Purpose: Vascular endothelial growth factor (VEGF) is a mediator of angiogenesis and is up-regulated under hypoxic conditions. Hypoxic tumors are known to exhibit resistance to radiotherapy. We investigated the association between VEGF levels in tumor tissue and the effect of radiotherapy for relapse-free survival (RFS) and overall survival (OS) in node-negative breast cancer.

Experimental Design: The study was performed on 489 patients; 221 patients received postoperative radiotherapy as part of the breast-conserving therapy (BCT), and 268 patients were treated by mastectomy only. VEGF levels were measured using a quantitative ELISA. None of the patients received adjuvant systemic therapy. The median follow-up was 64 months (range, 2–149) after BCT and 59 months (range, 2–117) after mastectomy. Correlations with well-known prognostic factors were studied, and univariate and multivariate survival analyses were performed.

Results: Only in the BCT group, high VEGF levels (equal or above the median level) predicted a reduced RFS and OS in univariate survival analysis (P = 0.004 and P = 0.028, respectively), implying that patients with high VEGF levels have less benefit from BCT. This was seen as a significant interaction between local treatment and VEGF for the total population for RFS (P = 0.012) and OS (P = 0.004). The interaction between local treatment and tumor size was also significant for both RFS (P = 0.046) and OS (P = 0.019) in the multivariate analysis.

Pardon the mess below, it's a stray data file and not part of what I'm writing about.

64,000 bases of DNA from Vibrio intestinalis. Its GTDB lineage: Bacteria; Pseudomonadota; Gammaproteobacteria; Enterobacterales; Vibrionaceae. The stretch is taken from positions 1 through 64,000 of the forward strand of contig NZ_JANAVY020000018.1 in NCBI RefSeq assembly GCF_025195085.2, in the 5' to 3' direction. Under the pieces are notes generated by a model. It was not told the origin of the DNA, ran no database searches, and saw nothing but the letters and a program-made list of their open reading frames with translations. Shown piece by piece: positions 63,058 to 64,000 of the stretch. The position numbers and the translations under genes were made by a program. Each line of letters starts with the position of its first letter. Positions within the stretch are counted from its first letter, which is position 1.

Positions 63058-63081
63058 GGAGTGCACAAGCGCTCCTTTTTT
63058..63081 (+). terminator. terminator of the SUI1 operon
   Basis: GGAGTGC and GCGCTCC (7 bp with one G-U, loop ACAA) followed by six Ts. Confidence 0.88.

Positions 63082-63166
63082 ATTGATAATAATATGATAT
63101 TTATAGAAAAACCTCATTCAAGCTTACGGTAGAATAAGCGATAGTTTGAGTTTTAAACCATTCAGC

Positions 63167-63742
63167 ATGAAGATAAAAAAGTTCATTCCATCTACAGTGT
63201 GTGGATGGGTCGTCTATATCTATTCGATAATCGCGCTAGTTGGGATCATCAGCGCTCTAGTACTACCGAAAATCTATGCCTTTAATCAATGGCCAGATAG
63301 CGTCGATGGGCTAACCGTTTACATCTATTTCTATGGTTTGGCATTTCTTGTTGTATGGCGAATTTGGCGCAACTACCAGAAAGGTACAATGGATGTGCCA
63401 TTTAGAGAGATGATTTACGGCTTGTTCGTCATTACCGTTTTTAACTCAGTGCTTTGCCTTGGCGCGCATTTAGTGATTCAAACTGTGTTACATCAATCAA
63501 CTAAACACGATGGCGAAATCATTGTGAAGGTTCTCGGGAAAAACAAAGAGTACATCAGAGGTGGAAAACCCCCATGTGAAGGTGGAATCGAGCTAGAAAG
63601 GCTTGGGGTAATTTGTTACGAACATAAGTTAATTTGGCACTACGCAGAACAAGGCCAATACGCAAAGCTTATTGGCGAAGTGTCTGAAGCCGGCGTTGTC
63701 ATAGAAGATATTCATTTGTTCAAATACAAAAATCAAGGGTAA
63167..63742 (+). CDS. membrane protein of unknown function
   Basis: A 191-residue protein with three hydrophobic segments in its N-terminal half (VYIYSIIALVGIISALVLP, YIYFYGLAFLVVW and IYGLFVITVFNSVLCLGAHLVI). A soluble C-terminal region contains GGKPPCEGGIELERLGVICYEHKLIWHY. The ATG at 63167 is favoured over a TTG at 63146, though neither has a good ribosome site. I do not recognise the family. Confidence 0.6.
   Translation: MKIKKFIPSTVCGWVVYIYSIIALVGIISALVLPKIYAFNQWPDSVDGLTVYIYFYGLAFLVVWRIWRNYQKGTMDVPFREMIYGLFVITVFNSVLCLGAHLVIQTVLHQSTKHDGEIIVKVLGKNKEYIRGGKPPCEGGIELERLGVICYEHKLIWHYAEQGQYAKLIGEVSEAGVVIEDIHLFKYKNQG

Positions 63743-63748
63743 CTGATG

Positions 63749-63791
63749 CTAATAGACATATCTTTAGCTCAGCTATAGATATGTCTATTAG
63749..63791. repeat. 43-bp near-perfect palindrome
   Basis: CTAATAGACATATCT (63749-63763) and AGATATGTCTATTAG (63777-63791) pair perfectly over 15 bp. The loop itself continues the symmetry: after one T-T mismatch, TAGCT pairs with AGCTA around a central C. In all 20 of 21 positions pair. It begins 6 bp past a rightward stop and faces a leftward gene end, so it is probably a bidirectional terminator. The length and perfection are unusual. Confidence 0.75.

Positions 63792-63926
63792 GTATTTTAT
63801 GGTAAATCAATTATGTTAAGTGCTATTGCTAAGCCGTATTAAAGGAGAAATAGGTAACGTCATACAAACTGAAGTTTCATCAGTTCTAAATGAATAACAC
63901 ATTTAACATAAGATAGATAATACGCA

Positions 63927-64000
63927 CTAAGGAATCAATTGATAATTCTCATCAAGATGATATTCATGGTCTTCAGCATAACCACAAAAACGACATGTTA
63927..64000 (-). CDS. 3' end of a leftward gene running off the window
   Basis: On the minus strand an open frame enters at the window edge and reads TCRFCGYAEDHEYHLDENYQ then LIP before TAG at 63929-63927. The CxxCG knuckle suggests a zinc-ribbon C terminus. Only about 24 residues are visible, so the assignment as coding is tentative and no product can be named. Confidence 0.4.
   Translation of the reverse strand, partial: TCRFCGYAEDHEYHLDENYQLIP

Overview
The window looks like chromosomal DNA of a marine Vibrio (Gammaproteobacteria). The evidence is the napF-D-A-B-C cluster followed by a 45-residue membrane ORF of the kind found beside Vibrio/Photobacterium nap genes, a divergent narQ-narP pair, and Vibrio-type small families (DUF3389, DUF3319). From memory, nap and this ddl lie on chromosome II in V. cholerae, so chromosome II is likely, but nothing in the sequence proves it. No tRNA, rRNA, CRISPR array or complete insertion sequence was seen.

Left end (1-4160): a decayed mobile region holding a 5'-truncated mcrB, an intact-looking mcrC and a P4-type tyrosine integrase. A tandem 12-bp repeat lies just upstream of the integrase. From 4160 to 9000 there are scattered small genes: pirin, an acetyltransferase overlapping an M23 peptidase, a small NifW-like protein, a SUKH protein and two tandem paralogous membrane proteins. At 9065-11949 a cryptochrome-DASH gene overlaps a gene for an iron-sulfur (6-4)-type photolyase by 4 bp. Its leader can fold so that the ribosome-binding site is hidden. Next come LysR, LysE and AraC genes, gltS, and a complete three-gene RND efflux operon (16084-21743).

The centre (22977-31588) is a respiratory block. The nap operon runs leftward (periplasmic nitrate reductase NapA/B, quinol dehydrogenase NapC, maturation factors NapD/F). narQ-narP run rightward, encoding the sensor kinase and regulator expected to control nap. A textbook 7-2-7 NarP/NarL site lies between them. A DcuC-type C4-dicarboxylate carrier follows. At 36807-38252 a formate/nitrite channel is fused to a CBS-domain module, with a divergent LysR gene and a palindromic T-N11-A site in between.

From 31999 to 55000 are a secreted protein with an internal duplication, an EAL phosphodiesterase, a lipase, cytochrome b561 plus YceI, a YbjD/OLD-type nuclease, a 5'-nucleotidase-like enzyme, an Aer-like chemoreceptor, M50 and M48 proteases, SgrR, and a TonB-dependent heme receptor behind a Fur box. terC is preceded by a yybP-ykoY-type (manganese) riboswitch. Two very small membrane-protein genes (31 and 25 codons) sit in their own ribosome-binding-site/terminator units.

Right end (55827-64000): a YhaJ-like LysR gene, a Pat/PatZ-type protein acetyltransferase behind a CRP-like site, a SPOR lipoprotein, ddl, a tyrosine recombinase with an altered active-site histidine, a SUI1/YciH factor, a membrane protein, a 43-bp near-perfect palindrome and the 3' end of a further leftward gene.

Conclusions: These results show that, in node-negative patients, both tumor size and VEGF content predict for a reduced efficacy of postoperative radiotherapy as part of BCT, indicating that the choice of local treatment of these patients can also be modified based on tumor VEGF content.

The growth of solid tumors and their metastatic spread is angiogenesis dependent (1, 2). Angiogenesis that results in tumor microvascularity is an acknowledged early requirement for both tumor growth and dissemination (3). The change to the angiogenic phenotype may be caused by overexpression of a number of endothelial growth factors, such as vascular endothelial growth factor (VEGF; Ref. 2). VEGF works as a principal mediator of normal and pathological angiogenesis (4) and is secreted by a wide variety of cell types, including neutrophils, platelets, and tumor cells (5, 6, 7, 8). VEGF is produced by the above mentioned cell types in response to hypoxia and inflammation, and by malignant cells that have undergone genetic changes (9, 10). Previous studies have shown the prognostic value of VEGF in patients with primary breast cancer (11, 12, 13, 14, 15, 16, 17, 18).

Koukourakis et al.(19) showed a possible association between tumor angiogenesis and the effects of radiation. The efficacy of radiotherapy depends on tumor oxygenation and hypoxia, and, therefore, indirectly on the blood supply of the target tissue, and is less effective in tissues with poor vascularization (20, 21). Interestingly, the efficacy of radiotherapy in tumors with high angiogenesis is also low. It is suggested that this might be because of the antiapoptotic properties of angiogenic factors (22, 23, 24).